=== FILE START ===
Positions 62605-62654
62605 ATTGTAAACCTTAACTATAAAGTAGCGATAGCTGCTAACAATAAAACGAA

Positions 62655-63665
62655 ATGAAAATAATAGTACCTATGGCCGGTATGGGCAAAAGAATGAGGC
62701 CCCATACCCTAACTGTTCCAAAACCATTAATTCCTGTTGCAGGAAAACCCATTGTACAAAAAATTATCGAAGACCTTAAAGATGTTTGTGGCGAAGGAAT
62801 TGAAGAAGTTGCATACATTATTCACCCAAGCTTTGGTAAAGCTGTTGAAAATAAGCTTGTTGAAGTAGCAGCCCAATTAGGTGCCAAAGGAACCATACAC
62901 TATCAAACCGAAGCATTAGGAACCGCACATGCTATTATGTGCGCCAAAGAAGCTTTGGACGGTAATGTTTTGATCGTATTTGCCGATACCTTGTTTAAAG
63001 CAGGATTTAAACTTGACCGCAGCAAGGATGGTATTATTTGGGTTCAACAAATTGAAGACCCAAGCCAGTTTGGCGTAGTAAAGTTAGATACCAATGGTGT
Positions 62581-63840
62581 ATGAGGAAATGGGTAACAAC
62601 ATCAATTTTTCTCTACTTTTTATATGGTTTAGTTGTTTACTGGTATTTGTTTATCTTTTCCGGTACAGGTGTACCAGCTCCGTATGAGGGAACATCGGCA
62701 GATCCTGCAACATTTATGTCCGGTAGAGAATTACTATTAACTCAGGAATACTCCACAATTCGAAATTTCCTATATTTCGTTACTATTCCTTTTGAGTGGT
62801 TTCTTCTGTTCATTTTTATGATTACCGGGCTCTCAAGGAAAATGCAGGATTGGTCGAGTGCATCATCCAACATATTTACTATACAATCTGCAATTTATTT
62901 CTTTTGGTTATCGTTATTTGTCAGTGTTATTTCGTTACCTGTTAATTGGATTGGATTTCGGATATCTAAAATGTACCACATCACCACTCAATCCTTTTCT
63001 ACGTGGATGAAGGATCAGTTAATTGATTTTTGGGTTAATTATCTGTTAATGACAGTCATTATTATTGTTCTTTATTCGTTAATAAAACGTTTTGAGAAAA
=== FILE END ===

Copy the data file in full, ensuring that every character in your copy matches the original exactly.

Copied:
Positions 62605-62654
62605 ATTGTAAACCTTAACTATAAAGTAGCGATAGCTGCTAACAATAAAACGAA

Positions 62655-63665
62655 ATGAAAATAATAGTACCTATGGCCGGTATGGGCAAAAGAATGAGGC
62701 CCCATACCCTAACTGTTCCAAAACCATTAATTCCTGTTGCAGGAAAACCCATTGTACAAAAAATTATCGAAGACCTTAAAGATGTTTGTGGCGAAGGAAT
62801 TGAAGAAGTTGCATACATTATTCACCCAAGCTTTGGTAAAGCTGTTGAAAATAAGCTTGTTGAAGTAGCAGCCCAATTAGGTGCCAAAGGAACCATACAC
62901 TATCAAACCGAAGCATTAGGAACCGCACATGCTATTATGTGCGCCAAAGAAGCTTTGGACGGTAATGTTTTGATCGTATTTGCCGATACCTTGTTTAAAG
63001 CAGGATTTAAACTTGACCGCAGCAAGGATGGTATTATTTGGGTTCAACAAATTGAAGACCCAAGCCAGTTTGGCGTAGTAAAGTTAGATACCAATGGTGT
Positions 62581-63840
62581 ATGAGGAAATGGGTAACAAC
62601 ATCAATTTTTCTCTACTTTTTATATGGTTTAGTTGTTTACTGGTATTTGTTTATCTTTTCCGGTACAGGTGTACCAGCTCCGTATGAGGGAACATCGGCA
62701 GATCCTGCAACATTTATGTCCGGTAGAGAATTACTATTAACTCAGGAATACTCCACAATTCGAAATTTCCTATATTTCGTTACTATTCCTTTTGAGTGGT
62801 TTCTTCTGTTCATTTTTATGATTACCGGGCTCTCAAGGAAAATGCAGGATTGGTCGAGTGCATCATCCAACATATTTACTATACAATCTGCAATTTATTT
62901 CTTTTGGTTATCGTTATTTGTCAGTGTTATTTCGTTACCTGTTAATTGGATTGGATTTCGGATATCTAAAATGTACCACATCACCACTCAATCCTTTTCT
63001 ACGTGGATGAAGGATCAGTTAATTGATTTTTGGGTTAATTATCTGTTAATGACAGTCATTATTATTGTTCTTTATTCGTTAATAAAACGTTTTGAGAAAA